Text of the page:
In cell-based therapies, the cultured cells are the therapeutic product, which necessitates different manufacturing processes as compared with other biologics productions. As a cell therapy developer, the big considerations in the scale-up process include the input cells, culture vessels, and culture media. Inadequate consideration and planning can not only impact the efficacy of the cell therapy, but also present costly regulatory roadblocks that can delay progress through the product pipeline. Since the culture media is linked to the growth and productivity of the cells, it is one of the most critical aspects of process development during scale-up.
While off-the-shelf media solutions can provide a fast and efficient solution in early development, there are some specific scale-up conditions that are difficult to meet with off-the-shelf media. Moving from small-scale, small volume static cultures to large- scale, large volume vessels trigger a host of additional requirements that cannot be easily addressed with an off-the- shelf solution. Thus, media customization by a media manufacturer is an attractive solution to the increased considerations associated with large scale; these include media stability, packaging, handling and storage, and de-risking the overall process.
Here, we look at media development and customization to provide insight into the cell culture media scale-up process. We also examine how partnering with a contract media manufacturer can provide the additional experience and support needed for a successful transition from lab to commercial scale cell therapy production.
Media stability can present a challenge; particularly since most media formulations used to culture specialized cell types used in cell therapies are complex. These formulations frequently contain raw material components like growth factors that can lose efficacy over time and stability must be carefully considered. In addition, during the scale-up process, the use of large culture vessels necessitates a larger volume of media and cell therapy developers may want to ensure consistency in their process by only using one lot of cell culture media for an entire production run. So, the capacity to store and manage a large inventory of cell culture media while maintaining shelf life and stability is critical. For this reason, it is important to consider batch size, storage conditions, capacity, and media availability, i.e. order to delivery times when planning process scale-up. For certain therapies like autologous CAR-T where the vein-to-vein time from collection to manufacturing to re-infusion is very short, not having enough media on-hand for production can be disastrous.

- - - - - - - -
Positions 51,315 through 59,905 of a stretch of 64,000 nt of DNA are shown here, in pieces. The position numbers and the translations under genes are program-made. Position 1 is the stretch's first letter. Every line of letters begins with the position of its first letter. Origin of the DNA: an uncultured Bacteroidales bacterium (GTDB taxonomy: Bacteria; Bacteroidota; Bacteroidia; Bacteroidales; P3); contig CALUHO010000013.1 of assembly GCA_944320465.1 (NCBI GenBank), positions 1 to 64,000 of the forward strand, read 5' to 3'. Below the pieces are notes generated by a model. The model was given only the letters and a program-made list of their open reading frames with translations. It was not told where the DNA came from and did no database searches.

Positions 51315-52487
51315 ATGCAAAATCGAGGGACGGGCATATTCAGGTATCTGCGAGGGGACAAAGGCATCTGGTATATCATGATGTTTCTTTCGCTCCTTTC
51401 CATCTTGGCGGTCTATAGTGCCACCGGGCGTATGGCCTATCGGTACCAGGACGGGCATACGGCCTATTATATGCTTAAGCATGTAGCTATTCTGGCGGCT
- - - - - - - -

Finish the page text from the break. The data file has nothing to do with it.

As mentioned, the raw materials themselves can impact media stability. Working with a media provider can provide the support to potentially adjust your media formulation, identifying substitutions or more consistent cGMP-grade reagents that could improve stability.